Tuesday, July 22, 2014
Inquirer Daily News

Season two of "Christie Runs For Prez" show premieres

Last season ended in the fall, when Gov. Christie told a packed news conference that he decided not to run. This season begins with a twist that, like any reality show, is borderline preposterous.

Season two of "Christie Runs For Prez" show premieres

In case you missed it, the gov is still not running for president. I wrote today (here) about how the Christie Runs For President show is returning for a second season, and sure enough, on CBS's Face The Nation this morning Christie was again asked if he's running.

Would Christie throw his hat in the ring if Republicans don't have a candidate by the time the convention rolls around in August?

"No," Christie said. "I'm with Gov. Romney, and if there's one thing people know about me it's that once I make up my mind, I don't change it."

What about VP?

Job does "not really" interest him. But he would listen if Romney came to him to talk about it. Then he dropped the line that has become standard for him in such interviews: "If you're a betting man, Bob -- and I know you are -- bet on me being governor of New Jersey next year."

Nonetheless, at the end of the program, host Bob Schieffer reiterated that Christie could get in the race as a candidate for prez: "We just may be getting started with all of this."

Here's my story from today's paper:

Check your local listings: The Christie Runs for President show returns this spring for a second season.

Like the Jersey Shore spin-off now being filmed, this one will feel familiar to any longtime viewer as it picks up where it left off, with cable-news graphics that say things like: "Will he or won't he?"

Last season ended in the fall, when Gov. Christie told a packed news conference that he decided not to run. This season begins with a twist that, like any reality show, is borderline preposterous.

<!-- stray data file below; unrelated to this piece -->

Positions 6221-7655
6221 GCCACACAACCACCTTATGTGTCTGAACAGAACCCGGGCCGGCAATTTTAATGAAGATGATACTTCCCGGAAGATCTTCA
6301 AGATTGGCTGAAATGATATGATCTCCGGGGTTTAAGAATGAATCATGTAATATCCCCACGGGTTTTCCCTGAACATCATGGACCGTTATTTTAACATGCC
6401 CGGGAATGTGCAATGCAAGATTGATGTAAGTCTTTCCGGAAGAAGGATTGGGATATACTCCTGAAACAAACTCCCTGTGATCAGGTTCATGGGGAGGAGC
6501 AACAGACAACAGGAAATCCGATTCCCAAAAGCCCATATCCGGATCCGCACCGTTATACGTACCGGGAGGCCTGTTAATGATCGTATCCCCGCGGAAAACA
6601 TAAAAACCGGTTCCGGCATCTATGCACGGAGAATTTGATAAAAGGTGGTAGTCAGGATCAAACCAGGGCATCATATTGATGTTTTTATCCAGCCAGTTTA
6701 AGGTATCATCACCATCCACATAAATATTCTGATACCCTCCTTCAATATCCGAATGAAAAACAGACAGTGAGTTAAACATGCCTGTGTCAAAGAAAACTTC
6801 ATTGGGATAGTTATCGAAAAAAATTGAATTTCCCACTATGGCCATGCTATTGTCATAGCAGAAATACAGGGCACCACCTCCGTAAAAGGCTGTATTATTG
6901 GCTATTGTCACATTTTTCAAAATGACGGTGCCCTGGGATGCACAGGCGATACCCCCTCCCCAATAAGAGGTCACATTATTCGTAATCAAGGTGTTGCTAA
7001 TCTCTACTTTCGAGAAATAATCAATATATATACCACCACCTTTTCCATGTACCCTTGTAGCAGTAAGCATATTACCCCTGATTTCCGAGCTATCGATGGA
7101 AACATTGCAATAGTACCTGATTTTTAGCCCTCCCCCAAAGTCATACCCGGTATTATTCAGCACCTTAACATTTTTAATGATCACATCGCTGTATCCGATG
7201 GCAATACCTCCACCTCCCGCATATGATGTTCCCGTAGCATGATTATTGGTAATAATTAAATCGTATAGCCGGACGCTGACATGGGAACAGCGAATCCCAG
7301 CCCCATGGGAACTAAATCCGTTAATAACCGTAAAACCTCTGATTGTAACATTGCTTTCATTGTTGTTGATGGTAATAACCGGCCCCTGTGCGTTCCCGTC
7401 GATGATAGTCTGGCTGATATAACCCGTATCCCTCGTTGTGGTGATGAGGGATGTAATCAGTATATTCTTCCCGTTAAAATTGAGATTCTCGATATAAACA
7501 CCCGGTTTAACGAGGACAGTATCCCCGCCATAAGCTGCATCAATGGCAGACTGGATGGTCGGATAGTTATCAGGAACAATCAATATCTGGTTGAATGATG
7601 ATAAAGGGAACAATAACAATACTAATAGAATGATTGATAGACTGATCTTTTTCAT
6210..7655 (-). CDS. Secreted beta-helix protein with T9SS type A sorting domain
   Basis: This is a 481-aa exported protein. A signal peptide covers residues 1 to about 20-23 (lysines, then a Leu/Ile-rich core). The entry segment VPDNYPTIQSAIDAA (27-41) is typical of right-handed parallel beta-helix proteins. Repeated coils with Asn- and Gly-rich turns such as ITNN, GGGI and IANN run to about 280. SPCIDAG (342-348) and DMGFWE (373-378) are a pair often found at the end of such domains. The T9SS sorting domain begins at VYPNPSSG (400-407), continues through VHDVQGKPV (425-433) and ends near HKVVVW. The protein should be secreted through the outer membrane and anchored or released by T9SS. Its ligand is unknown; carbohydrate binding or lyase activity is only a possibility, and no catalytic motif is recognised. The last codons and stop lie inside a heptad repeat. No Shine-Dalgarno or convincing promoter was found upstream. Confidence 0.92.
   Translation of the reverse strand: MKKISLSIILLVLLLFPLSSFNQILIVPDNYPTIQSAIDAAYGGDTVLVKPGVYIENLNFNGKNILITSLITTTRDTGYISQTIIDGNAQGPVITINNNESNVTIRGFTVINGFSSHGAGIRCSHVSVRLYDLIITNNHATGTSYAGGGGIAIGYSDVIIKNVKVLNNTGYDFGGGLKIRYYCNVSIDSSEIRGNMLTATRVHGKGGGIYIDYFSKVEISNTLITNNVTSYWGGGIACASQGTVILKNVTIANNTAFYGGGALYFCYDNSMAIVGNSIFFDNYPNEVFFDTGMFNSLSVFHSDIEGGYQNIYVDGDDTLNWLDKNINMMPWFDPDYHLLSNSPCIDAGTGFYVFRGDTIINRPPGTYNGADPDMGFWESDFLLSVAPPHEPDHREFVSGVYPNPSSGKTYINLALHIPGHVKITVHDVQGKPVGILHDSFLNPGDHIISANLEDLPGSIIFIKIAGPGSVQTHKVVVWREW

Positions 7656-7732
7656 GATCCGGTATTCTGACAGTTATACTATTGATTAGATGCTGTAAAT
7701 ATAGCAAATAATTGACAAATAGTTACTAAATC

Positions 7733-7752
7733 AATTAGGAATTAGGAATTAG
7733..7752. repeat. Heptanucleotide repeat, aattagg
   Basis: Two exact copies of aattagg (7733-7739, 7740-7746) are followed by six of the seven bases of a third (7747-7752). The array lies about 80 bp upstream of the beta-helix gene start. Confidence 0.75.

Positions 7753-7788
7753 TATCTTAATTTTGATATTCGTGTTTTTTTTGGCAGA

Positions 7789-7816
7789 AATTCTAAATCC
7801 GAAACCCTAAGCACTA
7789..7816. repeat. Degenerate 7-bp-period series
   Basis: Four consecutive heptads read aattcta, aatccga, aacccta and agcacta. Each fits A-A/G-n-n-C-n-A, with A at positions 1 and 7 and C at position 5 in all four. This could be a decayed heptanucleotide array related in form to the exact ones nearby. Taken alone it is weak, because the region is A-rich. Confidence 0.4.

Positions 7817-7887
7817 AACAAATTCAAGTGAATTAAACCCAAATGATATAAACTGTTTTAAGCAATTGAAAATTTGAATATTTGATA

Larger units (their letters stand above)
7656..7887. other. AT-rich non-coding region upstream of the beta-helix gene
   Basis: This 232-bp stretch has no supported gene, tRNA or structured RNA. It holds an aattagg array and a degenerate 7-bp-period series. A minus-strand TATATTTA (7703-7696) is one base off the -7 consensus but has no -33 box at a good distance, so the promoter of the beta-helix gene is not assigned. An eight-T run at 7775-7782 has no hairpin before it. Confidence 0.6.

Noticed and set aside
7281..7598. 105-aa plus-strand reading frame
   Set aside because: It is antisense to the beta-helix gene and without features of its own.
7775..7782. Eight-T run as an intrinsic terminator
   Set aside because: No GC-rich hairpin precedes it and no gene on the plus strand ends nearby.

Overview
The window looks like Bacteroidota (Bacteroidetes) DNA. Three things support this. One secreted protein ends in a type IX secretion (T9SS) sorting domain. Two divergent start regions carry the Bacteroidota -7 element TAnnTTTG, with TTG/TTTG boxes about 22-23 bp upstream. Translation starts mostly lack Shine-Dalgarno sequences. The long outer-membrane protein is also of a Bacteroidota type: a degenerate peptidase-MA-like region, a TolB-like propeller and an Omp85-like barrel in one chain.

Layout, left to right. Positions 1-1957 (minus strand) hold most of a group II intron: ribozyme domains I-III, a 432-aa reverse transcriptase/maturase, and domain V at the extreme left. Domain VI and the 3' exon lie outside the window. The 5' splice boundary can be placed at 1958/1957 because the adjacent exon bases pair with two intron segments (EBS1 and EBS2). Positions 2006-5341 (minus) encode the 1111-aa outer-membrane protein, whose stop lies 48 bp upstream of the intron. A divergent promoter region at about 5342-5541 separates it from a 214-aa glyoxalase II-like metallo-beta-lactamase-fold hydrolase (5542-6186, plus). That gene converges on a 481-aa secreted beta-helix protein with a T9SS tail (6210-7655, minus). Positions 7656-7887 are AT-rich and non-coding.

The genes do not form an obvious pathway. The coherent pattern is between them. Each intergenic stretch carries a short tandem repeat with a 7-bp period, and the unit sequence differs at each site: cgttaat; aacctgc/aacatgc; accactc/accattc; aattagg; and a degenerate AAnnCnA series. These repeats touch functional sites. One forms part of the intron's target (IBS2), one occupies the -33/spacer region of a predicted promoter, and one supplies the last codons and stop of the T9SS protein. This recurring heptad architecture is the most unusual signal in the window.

Christie's name is being thrown around anew - not as a candidate on primary ballots but as someone who would be chosen on the floor of the Republican convention in August after the party deadlocks on the four actual candidates. Right now, none of the four has anywhere near the 1,144 delegates needed to run against President Obama.

Yet there hasn't been a "brokered" GOP convention, in which power brokers make deals to mass delegates for a candidate, since 1948. And even then, nominee Thomas Dewey had actually won primaries, unlike Christie.

Plus, Christie is the most vocal surrogate for Mitt Romney, who would presumably have to step away from a quest he's pursued for the better part of a decade in order to make way for the first-term New Jersey governor.

Despite all of this, over the last week Christie's name has repeatedly surfaced on cable news and political sites as the white knight to save the GOP at the convention. Others mentioned: former Florida Gov./presidential son/presidential brother Jeb Bush, Rep. Paul Ryan of Wisconsin, and Indiana Gov. Mitch Daniels.

Read the rest of today's story, here.

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